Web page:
Whole G+ is totally useless as it now is. People don't know my real name, only nickname, and that's pretty much same what I know about them.
I ain't gonna go on and start ask real name of people to see if they use G+, nor I will give my real name for them to add in G+ circles.
I've been online and using web since mid 90's and I've always used just nicks, even family and closest friends use my nickname only, so whole stupid "real name" only nonsense made G+ useless. Kinda sad because otherwise G+ looked promising.
The people who actually made Google+ though - they are the ones using it (and other Googlers)...
https://plus.google.com/111499908439497508351 (Punit Soni)
https://plus.google.com/113127438179392830442 (Paul Irish)
https://plus.google.com/112599748506977857728 (Andy Rubin)
https://plus.google.com/104380091028556940918 (Nicolas Maurette)
https://plus.google.com/115695578304416858659 (Melissa Daniels)
https://plus.google.com/105006381068870463173 (Colleen Henry)
https://plus.google.com/108159551615224338529 (Kelly Ellis)
https://plus.google.com/110563351377427897709 (David Glazer)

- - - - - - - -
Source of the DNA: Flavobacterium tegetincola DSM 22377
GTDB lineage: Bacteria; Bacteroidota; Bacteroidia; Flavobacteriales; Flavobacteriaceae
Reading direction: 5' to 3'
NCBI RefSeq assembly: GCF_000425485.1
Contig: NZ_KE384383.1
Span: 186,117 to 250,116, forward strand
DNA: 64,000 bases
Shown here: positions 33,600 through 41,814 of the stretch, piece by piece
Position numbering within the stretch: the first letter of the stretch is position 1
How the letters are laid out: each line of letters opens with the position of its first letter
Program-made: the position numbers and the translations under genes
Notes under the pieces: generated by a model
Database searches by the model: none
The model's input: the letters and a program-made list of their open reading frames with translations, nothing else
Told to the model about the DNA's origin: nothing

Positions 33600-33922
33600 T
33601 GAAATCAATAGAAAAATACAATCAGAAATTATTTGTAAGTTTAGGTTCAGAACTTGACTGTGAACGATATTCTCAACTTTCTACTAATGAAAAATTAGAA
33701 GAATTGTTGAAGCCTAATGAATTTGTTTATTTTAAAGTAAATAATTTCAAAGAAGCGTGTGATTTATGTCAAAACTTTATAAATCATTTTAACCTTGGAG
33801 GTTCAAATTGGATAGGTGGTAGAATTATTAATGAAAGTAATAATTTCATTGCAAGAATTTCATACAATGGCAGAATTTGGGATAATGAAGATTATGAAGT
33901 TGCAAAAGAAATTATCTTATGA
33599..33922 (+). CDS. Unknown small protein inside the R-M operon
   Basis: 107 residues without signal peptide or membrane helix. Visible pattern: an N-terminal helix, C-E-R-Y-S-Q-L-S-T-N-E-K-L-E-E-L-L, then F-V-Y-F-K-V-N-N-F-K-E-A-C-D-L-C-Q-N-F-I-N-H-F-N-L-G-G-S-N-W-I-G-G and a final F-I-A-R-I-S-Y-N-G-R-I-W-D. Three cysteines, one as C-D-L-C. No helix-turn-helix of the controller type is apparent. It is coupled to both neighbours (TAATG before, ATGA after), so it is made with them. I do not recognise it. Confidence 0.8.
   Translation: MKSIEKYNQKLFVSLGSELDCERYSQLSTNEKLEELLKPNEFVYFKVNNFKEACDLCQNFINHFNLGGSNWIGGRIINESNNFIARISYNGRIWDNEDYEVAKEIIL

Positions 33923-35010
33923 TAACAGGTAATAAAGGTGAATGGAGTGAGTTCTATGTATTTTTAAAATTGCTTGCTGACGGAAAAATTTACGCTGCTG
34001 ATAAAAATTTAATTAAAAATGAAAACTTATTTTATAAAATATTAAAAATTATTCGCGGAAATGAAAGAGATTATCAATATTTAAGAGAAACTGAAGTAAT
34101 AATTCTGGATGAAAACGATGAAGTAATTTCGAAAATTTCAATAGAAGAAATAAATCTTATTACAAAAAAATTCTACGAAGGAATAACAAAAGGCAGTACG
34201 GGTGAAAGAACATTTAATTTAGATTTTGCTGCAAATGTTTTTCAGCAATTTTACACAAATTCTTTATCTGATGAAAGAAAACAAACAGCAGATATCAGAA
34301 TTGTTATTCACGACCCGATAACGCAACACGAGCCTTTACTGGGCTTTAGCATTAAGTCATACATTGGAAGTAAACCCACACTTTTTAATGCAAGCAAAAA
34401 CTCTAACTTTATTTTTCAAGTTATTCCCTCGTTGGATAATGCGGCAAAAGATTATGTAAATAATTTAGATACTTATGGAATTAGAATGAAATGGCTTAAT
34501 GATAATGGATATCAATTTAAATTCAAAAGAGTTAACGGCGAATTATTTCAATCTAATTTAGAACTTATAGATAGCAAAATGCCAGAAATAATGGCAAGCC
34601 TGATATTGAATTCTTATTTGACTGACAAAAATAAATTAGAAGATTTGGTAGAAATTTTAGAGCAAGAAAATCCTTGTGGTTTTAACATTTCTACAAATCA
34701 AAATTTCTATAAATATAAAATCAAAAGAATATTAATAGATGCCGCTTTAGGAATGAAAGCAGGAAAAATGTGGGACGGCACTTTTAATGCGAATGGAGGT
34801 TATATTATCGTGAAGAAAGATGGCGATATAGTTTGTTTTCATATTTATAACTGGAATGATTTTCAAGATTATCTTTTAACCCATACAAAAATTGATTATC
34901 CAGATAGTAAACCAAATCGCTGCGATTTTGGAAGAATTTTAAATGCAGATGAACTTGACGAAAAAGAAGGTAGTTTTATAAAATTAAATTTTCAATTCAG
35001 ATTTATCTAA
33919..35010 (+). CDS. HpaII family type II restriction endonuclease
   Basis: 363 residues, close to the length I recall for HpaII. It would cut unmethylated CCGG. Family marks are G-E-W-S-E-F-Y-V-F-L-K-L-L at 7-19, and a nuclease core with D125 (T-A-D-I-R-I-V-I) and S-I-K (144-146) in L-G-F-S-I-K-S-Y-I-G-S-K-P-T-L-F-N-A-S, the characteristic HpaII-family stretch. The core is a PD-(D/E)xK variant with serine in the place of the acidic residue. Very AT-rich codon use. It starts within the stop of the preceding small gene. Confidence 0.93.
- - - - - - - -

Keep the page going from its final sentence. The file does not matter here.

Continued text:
https://plus.google.com/107117483540235115863 (Vic Gundotra)
https://plus.google.com/102991700177087923792 (Vanessa Schneider)
https://plus.google.com/109895887909967698705 (Natalie Villalobos)
https://plus.google.com/113686253941057080055 (Brian Rose)
https://plus.google.com/106792630639449031994 (Frances Haugen)
https://plus.google.com/109412257237874861202 (Matt Cutts)
https://plus.google.com/115863474911002159675 (Brad Fitzpatrick)
https://plus.google.com/113882113745075873153 (Dave Besbris)
.....and plenty more..... these people (above) all posted within the last 2 days.
I logged into Google+ once. I was underwhelmed.
Here's the kicker: until my family, friends, and the few friends from high school I still keep in touch with are there there's no reason for me to be there. Since they're all on Facebook and many of them fear change (at least computer related change) I won't be spending much time on Google+. I believe that's a pretty common stance, and therein lies the problem with starting a new social network. I'm not sure how Facebook prompted us all to abandon MySpace, but it's a trick Google's going to need to replicate if they want people on Google+.
Facebook appears to be designed to encourage you to share everything with everyone (and their dog).
Google+ appears to be designed to encourage you to share everything with selected people (those in your circles), so just because someone doesn't post much publicly (you'll only find a handful of public posts written by me), they may be very active in their own circles.
Perhaps an optional feature Google could add is the ability to display the number of posts / comments you've made across all circles - not the content, just the aggregated total. That way, if you were checking someone out, you could see that they weren't very engaged with the world at large, but were very active in their own social circles.
And maybe, just maybe, it will gain a few extra converts when Facebook roll out their timeline...